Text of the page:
Focusing on the wrong open source issues

If you follow open source topics on X/Twitter, you can be forgiven for believing the biggest issue in open source today is companies relicensing their open source code under different licenses. Thierry Carrez, the vice chairperson of the OSI, for example, recently issued a dire warning: “single vendor is the new proprietary.” Sounds terrible, right? I mean, once you forget that the vast majority of software that you and I use every day on our phones, laptops, servers, etc., is proprietary. (Yes, with plenty of open source buried inside and effectively “relicensed.”)

Here’s just a tiny bit of data that makes these concerns seem silly: Of the 10,000-plus companies that participate in Linux Foundation projects (and open source more generally), there have been exactly 14 single-vendor relicensing events. Yes, 14. And of those 14, despite all the digital ink we spill talking about the critical need to fork to maintain freedom, only three have been forked. Again, that’s 14 projects/repositories out of the 162 million that GitHub reports.

In other words, we’re fixating on very few edge cases when there are significant, foundational issues in open source that need fixing.

A question of trust

Bad actors are striking at the very nature of how open source works. The wonderful thing about open source is that anyone can participate, but that can also be a weakness. As we saw recently with the XZ Utils exploit, and again more recently with a similar attack, sophisticated bad actors (perhaps backed by nation-states) are using the standard open source contribution process to infiltrate relatively obscure but widely used projects.

Such social engineering tactics are hard to detect, given the nearly infinite attack surface that open source offers and the sophisticated nature of more recent attacks (which emerge at runtime). Of course, the open nature means spotting the problems and fixing them may be easier than in proprietary software. But with developers including open source code in close to 100% of all software, including proprietary, spotting all problems becomes a serious game of Whac-A-Mole.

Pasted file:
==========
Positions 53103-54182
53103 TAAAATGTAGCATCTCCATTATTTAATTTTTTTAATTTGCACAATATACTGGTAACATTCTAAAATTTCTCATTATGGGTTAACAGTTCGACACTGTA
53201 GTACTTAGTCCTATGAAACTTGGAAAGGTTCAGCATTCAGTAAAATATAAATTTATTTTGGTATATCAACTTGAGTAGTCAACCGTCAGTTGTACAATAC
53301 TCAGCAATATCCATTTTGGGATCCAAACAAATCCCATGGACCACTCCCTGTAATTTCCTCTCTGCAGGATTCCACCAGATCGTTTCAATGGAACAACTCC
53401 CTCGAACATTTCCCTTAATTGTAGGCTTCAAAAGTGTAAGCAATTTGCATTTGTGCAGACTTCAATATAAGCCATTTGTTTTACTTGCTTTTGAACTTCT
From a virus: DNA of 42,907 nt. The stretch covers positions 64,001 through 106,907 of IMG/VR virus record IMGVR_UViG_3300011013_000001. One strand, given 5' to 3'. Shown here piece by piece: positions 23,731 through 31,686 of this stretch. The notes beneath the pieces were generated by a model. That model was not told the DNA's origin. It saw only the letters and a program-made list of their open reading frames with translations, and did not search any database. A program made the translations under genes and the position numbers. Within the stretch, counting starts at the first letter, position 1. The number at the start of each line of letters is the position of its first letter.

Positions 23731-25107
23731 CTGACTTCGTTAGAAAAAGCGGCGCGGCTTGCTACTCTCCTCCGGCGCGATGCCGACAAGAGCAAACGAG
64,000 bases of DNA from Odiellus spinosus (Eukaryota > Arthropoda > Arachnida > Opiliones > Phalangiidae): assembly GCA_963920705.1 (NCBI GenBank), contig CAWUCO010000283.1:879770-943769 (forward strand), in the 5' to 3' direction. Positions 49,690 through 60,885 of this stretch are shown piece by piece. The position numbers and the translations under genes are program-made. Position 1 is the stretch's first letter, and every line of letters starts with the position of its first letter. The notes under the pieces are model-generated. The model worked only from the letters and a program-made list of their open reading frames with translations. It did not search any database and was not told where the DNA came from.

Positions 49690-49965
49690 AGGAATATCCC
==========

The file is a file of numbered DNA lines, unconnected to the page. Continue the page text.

The Linux Foundation and others are already working on ways to introduce new ways to deepen trust in the open source process. Their ideas should work for recent attempts to exploit open source packages, where contributions were proposed by newcomers to the project under suspicious circumstances. But would it have stopped the XZ Utils exploit, which happened over the course of years? That seems less likely.

Attempts to improve open source processes are also complicated by the nature of most open source software: It’s not written by a single vendor or even by a community of vendors. It’s written by a solo developer in her free time. Given those realities, what can be done? According to Jack Cable and Aeva Black, both at the United States Cybersecurity and Infrastructure Security Agency (CISA), it comes down to vendors doing what some of us have been advocating for years. As they argue, “Every technology manufacturer that profits from open source software must do their part by being responsible consumers of and sustainable contributors to the open source packages they depend on.”

I’d add that perhaps we should start at the top, with the vendors that make the most from open source yet sometimes give the least. Yes, trillion-dollar cloud companies make tens of billions off open source but can hardly muster tens of thousands of lines of code for any given project. Want open source security to improve overnight? Hold vendors accountable for giving back, as CISA suggests.

Making open source AI accessible

Another massive issue: artificial intelligence. Or, rather, the difficulty of applying open source to AI. I won’t go into the details here as I’ve already done that at length (see here or here), but there’s also the problem of accessibility in AI. By one estimate, it cost OpenAI $78 million to train GPT-4, and Google spent $191 million to train its Gemini Ultra model. These aren’t the only large language models, of course; there are many, including “open source” AI models (in air quotes because even by the OSI’s acknowledgement, it’s not yet settled what open source means in AI). It’s still up for debate whether code is truly open if only the very richest companies can afford to use it.

This isn’t a new problem, of course. The exact same issue plagues the cloud. Nearly 20 years ago I asked open source execs at Google and Yahoo! why they didn’t contribute more code. They rightly took umbrage. Both companies were among the leaders in open source contributions, but one of them also said, in effect, “Even if we open sourced our infra you couldn’t use it because you lack the resources to do anything with it.”

In cloud we’ve uncovered ways to get around this (Kubernetes, for example), and hopefully, we’ll see something similar with AI. Until we do, however, open source in AI might be like putting code in a museum; you can look, but there’s no practical way to touch the code or use it.

Back to my central premise. We can choose to spend our time wringing our hands over an infinitesimal number of open source projects relicensing to better enable themselves to invest in security and continued innovation (Disclosure: I work for one of these), and we can make hand-wavey statements about “open source AI” without defining it or making it useful for rank-and-file developers (and/or their employers). Or we can do the harder, more important work of figuring out how to make open source work more securely for everyone on the planet and ensure AI isn’t just for the richest companies. This harder work will pay real societal dividends. The former will—at most—get you kudos on X/Twitter.

Copyright © 2024 IDG Communications, Inc.


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